Saturday, October 29, 2011

Police Too Quick To Taser?

On April 7, 2011, an eleven year-old boy was tasered by Prince George (BC) RCMP following his suspected involvement in the stabbing of a 37 year-old man at a group home. Immediately following the incident, little was known or released about what prompted the police to taser the boy. Six months later, it was discovered that the boy in fact suffered from a heart condition, bipolar disorder and hearing impairment. During the incident, the RCMP was negotiating with the boy to come out. The boy appeared in a second-story window with what appeared to be a knife. He ran the object along his sweatshirt, arms and hands. The RCMP then witnessed the boy make cross-like gestures, which stood as a last straw for the RCMP before they decided to taser him when he came out. The boy negotiated for some clothes and when he came out, he was tasered. It was later seen that the boy did not have a knife in his hands, but rather, a pen. 

At first glance, it seems that the RCMP were out-negotiated by an 11 year-old boy who faced mental health problems. Rather than calmly or alternatively trying to negotiate with the boy, or perhaps find out more about his situation, the RCMP resorted quickly to using a taser. It is understandable that the RCMP were trying to protect the boy from himself and from themselves. However, by using a taser so quickly, they failed to consider the potentially fatal side effects, in particular on the boy’s heart condition. The RCMP also failed to verify whether the boy in fact was holding a weapon at all before deciding to taser him.  It begs the question of whether this 11 year-old boy really posed a threat to the RCMP at all.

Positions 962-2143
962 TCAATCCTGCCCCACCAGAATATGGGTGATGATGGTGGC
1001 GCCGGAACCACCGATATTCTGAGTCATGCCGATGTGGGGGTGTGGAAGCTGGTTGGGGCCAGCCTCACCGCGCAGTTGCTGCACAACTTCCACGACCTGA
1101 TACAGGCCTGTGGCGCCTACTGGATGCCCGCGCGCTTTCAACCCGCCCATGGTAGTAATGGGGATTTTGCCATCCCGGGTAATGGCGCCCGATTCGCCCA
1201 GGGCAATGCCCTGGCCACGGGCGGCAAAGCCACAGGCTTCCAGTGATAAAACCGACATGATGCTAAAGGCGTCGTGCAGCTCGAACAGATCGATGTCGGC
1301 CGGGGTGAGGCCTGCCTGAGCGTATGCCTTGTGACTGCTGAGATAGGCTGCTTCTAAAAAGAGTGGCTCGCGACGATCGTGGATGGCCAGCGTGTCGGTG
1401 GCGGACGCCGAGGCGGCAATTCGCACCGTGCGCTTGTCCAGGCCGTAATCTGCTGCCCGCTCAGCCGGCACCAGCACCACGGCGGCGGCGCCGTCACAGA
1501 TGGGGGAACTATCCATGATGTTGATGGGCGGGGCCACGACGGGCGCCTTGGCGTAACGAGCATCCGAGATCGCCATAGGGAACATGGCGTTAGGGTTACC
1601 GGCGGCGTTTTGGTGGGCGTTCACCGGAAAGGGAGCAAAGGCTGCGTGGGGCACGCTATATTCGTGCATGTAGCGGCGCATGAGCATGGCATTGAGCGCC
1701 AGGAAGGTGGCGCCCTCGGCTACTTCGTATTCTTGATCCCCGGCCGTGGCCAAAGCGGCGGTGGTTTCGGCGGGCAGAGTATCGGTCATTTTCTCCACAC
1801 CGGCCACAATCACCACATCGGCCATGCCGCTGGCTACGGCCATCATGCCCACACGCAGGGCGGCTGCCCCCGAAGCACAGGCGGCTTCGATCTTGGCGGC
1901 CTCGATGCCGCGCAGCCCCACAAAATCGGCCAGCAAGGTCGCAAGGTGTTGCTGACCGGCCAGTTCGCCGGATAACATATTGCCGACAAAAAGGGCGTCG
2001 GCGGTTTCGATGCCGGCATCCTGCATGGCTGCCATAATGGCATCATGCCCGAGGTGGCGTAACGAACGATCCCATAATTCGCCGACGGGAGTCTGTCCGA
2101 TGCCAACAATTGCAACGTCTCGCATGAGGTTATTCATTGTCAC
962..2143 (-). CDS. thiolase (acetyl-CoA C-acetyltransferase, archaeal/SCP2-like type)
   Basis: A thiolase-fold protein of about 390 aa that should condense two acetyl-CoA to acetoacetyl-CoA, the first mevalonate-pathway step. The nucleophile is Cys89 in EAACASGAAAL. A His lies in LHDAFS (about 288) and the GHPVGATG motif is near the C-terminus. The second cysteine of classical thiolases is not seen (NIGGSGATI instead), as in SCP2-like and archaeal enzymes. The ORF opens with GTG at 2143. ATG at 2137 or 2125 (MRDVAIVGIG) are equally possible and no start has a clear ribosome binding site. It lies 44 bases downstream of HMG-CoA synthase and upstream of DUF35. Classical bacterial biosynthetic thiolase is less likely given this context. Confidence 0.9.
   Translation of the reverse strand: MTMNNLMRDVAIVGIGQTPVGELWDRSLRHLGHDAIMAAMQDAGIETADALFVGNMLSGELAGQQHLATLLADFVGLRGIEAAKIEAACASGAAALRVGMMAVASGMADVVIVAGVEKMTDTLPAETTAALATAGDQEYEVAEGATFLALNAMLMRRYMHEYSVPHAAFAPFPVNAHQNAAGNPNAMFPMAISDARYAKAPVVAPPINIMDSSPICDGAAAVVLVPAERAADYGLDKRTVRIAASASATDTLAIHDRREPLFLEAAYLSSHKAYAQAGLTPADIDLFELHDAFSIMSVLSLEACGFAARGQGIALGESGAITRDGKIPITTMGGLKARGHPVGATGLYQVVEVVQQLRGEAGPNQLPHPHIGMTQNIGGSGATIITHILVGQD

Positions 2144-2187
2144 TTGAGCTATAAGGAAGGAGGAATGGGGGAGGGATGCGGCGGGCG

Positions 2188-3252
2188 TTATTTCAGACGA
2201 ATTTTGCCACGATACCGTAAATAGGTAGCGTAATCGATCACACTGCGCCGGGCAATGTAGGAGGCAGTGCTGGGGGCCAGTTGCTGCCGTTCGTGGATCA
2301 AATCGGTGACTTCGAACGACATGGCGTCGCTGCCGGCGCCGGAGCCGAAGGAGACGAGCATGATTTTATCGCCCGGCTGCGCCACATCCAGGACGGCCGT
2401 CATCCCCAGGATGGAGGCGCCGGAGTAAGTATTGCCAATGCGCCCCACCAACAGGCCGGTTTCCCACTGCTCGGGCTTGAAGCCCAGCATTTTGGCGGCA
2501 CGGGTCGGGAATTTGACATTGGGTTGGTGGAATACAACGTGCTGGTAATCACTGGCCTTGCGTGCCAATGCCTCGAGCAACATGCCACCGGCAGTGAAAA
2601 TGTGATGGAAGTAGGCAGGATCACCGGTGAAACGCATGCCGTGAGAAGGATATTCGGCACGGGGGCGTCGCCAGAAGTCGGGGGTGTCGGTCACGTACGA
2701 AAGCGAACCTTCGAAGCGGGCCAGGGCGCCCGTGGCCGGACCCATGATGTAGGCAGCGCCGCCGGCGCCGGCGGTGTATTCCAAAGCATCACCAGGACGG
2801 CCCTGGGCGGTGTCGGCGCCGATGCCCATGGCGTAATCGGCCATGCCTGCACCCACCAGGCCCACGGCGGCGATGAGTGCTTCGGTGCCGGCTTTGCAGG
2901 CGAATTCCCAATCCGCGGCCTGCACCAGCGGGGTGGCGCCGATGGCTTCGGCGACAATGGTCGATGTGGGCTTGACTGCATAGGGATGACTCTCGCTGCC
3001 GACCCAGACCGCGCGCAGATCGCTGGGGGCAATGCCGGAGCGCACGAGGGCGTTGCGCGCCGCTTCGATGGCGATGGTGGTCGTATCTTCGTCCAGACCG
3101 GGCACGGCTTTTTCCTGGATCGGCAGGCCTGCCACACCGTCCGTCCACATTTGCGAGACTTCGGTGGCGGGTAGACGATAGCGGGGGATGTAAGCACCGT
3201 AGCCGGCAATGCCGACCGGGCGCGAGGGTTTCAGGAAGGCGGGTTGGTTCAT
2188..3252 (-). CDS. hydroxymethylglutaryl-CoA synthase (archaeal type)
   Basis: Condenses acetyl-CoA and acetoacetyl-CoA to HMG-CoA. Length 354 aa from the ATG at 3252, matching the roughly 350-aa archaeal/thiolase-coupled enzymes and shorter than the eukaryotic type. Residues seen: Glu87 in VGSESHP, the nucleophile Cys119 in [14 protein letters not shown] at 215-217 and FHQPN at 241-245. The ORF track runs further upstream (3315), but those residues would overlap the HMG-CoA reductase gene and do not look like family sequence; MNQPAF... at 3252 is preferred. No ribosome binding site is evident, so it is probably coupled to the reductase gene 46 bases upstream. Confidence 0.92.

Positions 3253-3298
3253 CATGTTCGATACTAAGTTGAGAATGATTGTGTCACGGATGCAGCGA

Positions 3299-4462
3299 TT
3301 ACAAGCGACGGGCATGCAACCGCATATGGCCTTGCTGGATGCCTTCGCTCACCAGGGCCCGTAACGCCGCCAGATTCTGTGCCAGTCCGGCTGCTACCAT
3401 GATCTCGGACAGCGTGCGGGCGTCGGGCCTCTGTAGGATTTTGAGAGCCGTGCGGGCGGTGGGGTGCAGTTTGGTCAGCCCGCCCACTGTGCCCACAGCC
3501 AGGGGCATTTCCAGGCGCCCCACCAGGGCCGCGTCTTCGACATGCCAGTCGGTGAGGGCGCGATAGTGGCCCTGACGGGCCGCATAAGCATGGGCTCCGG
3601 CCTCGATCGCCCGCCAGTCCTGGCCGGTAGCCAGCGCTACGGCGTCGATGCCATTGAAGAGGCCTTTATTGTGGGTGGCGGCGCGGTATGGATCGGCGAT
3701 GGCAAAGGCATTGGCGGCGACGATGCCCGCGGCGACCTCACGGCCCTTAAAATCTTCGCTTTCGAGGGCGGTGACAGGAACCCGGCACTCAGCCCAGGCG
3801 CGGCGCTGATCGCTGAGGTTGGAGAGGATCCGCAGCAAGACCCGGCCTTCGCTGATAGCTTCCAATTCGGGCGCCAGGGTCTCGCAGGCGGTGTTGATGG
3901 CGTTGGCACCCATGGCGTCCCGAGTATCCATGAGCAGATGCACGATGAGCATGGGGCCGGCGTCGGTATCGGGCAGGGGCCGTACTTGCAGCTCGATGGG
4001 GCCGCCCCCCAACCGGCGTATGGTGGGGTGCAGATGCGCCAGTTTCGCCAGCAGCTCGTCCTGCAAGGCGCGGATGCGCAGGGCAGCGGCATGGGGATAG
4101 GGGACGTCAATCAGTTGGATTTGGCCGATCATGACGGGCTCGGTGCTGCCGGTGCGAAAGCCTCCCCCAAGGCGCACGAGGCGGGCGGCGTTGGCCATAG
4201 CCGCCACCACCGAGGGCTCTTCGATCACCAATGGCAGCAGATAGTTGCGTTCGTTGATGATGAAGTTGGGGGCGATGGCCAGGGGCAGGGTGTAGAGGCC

Given the boy’s mental health condition, of notable interest would be to look into whether the RCMP has been provided with adequate training in handling situations of this nature. It is possible that the RCMP misinterpreted the boy’s signals or the boy was unable to comprehend the RCMP officers’ demands. Would this then be sufficient grounds for the RCMP officers to resort to tasering the 11 year-old boy? It is tough to see in any situation involving an 11 year-old why the RCMP would resort to tasering. It is even more compelling in this situation where the boy faced several mental health disorders.

An investigation was launched into the conduct of the Prince George RCMP officers involved. In charge of the investigation was the West Vancouver Police Department (WVPD), headed by Chief Constable Peter Lepine, a former RCMP officer. Of particular concern here is who is acting as a check on the power of the RCMP? From what it seems, the WVPD is not an entirely independent unit, and thus cannot really provide an “objective” inquiry into the RCMP. The issue of tasering is already contentious – can the RCMP be held truly accountable for their actions if investigated by the WVPD?

In the end, it was declared by the WVPD that the conduct of the Prince George RCMP did not violate the Criminal Code. However, few details of how this decision was made were given. Consequently, how can we as the public be satisfied with the results of this investigation? Although the initial story caused mass public discourse and debate, the results of the inquiry into the RCMP has seemed to go undetected. The detailed considerations that went into the WVPD investigation were not made transparent to the public. The length of time between when the incident occurred, and when more details were provided (6 months later) seems entirely unreasonable and did not allow for the public to remain informed.    

It is also important to note that separate investigations by independent groups were also launched, including that of the Commission for Public Complaints Against the RCMP, and one by well-known BC Representative for Child and Youth, Mary Turpel-Lafond working alongside the BC Ministry of Child and Family Development. Results of these investigations have yet to be released but perhaps when they are, they will shed a more objective light on the situation.

Posted by Audrey Wong (Windsor Law)

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